Not too many days of artmaking have shortened my life expectancy like this one probably did. But the floor looks great:
Installed in the venue, I was happy with way the prints transformed the space:
Unfortunately there was a heartbreaking amount of tearing when the flooring was unrolled in the venue. The vinyl just kind of stuck to itself:
Find out how this problem was solved: Down A Little Dirt Road opens June 9 and runs Thursdays through Sundays until July 3. Tickets available at brown paper tickets. Thanks to Jonathan S., Erin B., Molly A., Louel S., and especially Maddie for all the help making this happen.
Definitely the goal is to find a house with a hot tub
I made a run of test prints from my geology book stencils. I thought I would experiment with metallic and glow in the dark inks, with the former more or less working and the latter more or less leaving me with four days of neck pain from pushing down so hard on the squeegee. (There is no glow in the dark ink in the final test prints.)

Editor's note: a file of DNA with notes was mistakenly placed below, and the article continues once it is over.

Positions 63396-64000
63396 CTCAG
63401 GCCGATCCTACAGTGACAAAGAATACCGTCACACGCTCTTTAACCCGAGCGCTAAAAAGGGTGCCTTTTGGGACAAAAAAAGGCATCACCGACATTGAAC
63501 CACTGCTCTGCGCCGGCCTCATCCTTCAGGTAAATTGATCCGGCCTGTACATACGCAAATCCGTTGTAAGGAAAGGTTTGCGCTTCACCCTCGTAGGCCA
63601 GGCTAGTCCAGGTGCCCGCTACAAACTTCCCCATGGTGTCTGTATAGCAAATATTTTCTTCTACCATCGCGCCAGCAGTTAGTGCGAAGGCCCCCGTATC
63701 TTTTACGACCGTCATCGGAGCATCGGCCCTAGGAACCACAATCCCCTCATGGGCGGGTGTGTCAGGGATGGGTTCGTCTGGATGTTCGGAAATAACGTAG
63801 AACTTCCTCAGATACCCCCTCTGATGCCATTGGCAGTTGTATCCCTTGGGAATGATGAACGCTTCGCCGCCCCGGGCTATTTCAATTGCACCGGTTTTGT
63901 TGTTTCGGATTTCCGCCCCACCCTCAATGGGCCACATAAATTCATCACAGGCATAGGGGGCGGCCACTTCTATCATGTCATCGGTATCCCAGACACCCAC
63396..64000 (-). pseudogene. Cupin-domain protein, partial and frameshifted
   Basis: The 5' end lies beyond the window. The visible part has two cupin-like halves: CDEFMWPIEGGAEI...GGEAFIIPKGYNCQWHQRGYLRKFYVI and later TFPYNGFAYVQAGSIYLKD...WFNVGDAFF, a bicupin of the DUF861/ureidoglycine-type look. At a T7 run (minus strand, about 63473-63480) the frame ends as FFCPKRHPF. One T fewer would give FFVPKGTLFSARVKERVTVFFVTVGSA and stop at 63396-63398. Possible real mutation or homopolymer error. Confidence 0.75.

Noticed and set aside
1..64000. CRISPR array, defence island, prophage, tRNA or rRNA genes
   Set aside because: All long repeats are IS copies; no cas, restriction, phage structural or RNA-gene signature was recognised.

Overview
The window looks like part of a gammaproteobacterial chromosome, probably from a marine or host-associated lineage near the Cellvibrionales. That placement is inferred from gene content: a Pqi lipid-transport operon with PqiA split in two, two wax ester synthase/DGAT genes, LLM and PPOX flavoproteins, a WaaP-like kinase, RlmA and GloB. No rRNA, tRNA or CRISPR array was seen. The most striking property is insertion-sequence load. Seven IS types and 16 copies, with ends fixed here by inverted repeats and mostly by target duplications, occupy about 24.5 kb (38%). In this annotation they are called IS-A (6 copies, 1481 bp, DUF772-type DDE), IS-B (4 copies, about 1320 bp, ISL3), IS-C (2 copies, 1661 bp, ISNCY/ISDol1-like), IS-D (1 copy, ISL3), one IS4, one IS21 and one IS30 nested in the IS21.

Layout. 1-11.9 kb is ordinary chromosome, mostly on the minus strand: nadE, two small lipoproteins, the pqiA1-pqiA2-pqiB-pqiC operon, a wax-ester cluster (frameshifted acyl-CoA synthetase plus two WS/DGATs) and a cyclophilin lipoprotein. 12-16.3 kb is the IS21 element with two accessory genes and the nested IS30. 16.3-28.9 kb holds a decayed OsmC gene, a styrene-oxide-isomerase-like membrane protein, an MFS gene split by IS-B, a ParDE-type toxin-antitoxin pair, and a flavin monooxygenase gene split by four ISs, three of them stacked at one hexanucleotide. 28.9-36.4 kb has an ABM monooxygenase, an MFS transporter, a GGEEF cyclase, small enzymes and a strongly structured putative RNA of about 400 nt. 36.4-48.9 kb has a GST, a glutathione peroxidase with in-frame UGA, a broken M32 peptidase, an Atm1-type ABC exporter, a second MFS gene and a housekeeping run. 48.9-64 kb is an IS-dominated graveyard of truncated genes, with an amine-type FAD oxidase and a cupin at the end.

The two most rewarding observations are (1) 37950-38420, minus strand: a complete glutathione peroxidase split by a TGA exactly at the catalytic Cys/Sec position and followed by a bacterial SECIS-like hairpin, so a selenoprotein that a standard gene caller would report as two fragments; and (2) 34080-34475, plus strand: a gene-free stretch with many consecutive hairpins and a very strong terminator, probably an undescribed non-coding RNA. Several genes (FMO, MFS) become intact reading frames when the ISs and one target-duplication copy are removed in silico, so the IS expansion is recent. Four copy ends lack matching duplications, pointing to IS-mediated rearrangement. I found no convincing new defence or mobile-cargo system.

Because these types test prints often turn out better than my final pieces, I like to mail them. So I cut down the sheets into a large edition of postcards and sent them out to the usual suspects last week. This gesture of goodwill generated a bit of feedback, which expressed various degrees of incredulity.
“This anonymous person who just sent us some art in the mail started to address it to my old apartment, then x’d it out, and then sent it to our current apartment.”
“It had me a bit freaked out.”
“Thanks, but put my name next time!”
Anyway, you can see the edition of 6 here on my postcard page, where my official goal is 100 postcards by 2013.
The leading choice among homeowners and professionals alike.
This printing day was a struggle from start to finish.
I produced film positives from my images, which went well enough:
Unfortunately with a manufacturer recommended shelf life of three weeks, my emulsion was long passed expired. Screens coated with expired emulsion will usually expose, but the most magical step in screenprinting, washout of the stencil, is near impossible. This typically presents the printer with two options:
- Be smart and start over.
- Use force.